The power of companies’ workforces could also be capitalized on through coordinated volunteer efforts. UN Volunteers, an often invisible UN agency that is part of UN Development Program, is working to promote volunteers, including corporate volunteers, as a crucial part of the solution for achieving the SDGs. Proving the shared value of corporate volunteering will be integral to removing the barriers faced by companies seeking to provide, in particular, pro-bono and skills-based volunteering programs.
Some 7,300 UN Volunteers are at the forefront of peace and development in some of the most difficult working environments in the world, supporting the efforts of most UN agencies. The UN Volunteers team regularly collaborates with organizations promoting corporate volunteering, such as Points of Light and the International Association of Volunteer Effort.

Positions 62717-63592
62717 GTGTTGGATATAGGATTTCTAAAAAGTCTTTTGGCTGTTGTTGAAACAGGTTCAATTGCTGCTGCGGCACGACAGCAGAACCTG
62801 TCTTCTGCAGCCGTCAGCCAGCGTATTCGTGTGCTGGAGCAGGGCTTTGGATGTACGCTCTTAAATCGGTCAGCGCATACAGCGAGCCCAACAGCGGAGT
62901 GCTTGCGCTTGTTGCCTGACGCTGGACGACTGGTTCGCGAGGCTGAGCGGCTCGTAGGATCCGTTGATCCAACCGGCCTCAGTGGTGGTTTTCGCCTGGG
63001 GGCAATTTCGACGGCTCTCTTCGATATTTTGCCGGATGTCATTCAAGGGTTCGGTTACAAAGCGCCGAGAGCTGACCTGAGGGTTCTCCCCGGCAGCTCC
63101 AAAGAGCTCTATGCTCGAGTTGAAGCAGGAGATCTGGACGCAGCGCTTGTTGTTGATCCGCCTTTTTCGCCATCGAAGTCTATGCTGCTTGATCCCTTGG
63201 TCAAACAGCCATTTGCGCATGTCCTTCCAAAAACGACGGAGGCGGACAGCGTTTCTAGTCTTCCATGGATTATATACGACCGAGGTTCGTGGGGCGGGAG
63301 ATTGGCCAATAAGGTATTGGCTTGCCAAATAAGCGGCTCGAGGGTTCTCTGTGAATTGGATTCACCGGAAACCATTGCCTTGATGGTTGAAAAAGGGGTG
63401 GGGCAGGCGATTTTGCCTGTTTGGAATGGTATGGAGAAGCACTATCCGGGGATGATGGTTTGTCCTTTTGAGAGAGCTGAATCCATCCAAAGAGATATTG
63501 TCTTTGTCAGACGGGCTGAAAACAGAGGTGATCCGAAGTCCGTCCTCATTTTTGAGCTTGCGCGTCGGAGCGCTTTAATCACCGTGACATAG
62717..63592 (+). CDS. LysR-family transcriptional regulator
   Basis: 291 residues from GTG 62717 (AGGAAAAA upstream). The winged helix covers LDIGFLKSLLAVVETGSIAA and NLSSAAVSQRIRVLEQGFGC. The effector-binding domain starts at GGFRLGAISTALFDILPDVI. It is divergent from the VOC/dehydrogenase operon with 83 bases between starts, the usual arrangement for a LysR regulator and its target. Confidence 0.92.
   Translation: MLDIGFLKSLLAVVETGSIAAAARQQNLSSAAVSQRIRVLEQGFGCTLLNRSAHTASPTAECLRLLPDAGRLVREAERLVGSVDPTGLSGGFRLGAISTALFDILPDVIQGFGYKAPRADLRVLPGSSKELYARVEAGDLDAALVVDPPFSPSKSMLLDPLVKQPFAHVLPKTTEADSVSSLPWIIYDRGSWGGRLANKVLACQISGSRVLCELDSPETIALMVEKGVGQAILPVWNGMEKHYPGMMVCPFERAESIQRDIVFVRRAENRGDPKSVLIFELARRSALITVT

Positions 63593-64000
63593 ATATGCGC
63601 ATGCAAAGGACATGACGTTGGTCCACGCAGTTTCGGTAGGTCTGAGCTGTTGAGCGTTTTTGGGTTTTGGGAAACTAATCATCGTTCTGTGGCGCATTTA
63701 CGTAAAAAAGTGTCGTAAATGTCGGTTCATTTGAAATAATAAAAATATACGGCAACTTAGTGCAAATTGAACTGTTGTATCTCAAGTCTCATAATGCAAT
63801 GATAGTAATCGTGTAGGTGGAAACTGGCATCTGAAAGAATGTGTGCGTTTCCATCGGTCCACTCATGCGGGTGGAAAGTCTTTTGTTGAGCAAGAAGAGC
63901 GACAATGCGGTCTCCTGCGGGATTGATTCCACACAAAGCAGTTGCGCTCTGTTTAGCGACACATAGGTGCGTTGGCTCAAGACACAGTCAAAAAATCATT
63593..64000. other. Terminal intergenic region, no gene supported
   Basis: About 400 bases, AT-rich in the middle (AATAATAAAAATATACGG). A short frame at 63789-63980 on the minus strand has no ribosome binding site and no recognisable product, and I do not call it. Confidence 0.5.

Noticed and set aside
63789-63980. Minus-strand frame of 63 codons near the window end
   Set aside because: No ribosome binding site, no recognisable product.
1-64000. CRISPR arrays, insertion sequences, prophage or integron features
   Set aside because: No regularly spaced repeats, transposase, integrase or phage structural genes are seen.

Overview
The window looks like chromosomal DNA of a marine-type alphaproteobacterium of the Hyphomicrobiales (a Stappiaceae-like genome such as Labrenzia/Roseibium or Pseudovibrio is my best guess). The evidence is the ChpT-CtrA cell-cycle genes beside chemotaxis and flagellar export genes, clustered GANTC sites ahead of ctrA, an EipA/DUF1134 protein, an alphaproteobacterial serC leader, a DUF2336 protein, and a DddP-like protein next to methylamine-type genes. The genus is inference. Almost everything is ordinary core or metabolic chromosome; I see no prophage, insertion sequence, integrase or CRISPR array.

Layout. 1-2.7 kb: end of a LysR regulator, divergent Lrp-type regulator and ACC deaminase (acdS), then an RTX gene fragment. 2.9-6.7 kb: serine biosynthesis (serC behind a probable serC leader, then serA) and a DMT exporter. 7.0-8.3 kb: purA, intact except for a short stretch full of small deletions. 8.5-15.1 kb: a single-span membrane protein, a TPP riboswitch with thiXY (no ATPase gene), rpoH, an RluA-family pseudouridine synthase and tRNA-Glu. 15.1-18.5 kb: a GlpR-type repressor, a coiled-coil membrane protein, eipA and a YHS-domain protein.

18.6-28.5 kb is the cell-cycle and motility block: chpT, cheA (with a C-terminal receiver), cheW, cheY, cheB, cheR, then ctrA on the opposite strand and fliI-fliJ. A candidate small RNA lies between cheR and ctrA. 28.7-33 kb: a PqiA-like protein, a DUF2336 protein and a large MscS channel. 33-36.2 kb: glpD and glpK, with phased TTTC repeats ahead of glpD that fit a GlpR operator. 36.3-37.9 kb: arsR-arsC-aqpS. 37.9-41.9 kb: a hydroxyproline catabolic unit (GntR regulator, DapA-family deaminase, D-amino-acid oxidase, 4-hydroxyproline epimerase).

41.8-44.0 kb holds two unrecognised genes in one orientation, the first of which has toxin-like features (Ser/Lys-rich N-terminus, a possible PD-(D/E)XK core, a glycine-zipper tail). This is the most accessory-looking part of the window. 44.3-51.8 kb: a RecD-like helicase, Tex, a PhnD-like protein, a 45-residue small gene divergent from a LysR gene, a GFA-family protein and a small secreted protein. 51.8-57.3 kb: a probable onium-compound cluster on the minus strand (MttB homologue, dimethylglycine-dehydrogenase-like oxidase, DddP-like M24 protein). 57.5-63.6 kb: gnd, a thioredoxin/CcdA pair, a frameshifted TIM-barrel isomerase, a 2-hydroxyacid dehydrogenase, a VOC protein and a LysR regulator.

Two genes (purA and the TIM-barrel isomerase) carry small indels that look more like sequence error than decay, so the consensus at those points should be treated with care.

Cash still important
This focus on volunteering, logistics and brain power is not to say that direct funding will cease to play a role—it just needs to be done in a smart and coordinated way. One current issue that is a particular example of this need is the Ebola crisis, which is desperately underfunded. The UN Foundation has created a fund for companies wishing to donate to the cause, and money will go directly to the UN’s fight against the disease.
Meanwhile, infant and child mortality, lack of good nutrition, limited education and child labor continue to be pressing issues that could benefit from direct funding. Opportunities exist for endowed foundations to contribute to UNICEF campaigns through program related investments (PRIs), which provide a return for social investments as well as a societal benefit. Such impact investing is a precisely the type of smart, coordinated funding required.
Reporting and impact
If companies are to remain critically involved in implementing the SDGs, it will be important to keep the contribution they make to creating jobs and building strong economies at the forefront of the development discourse.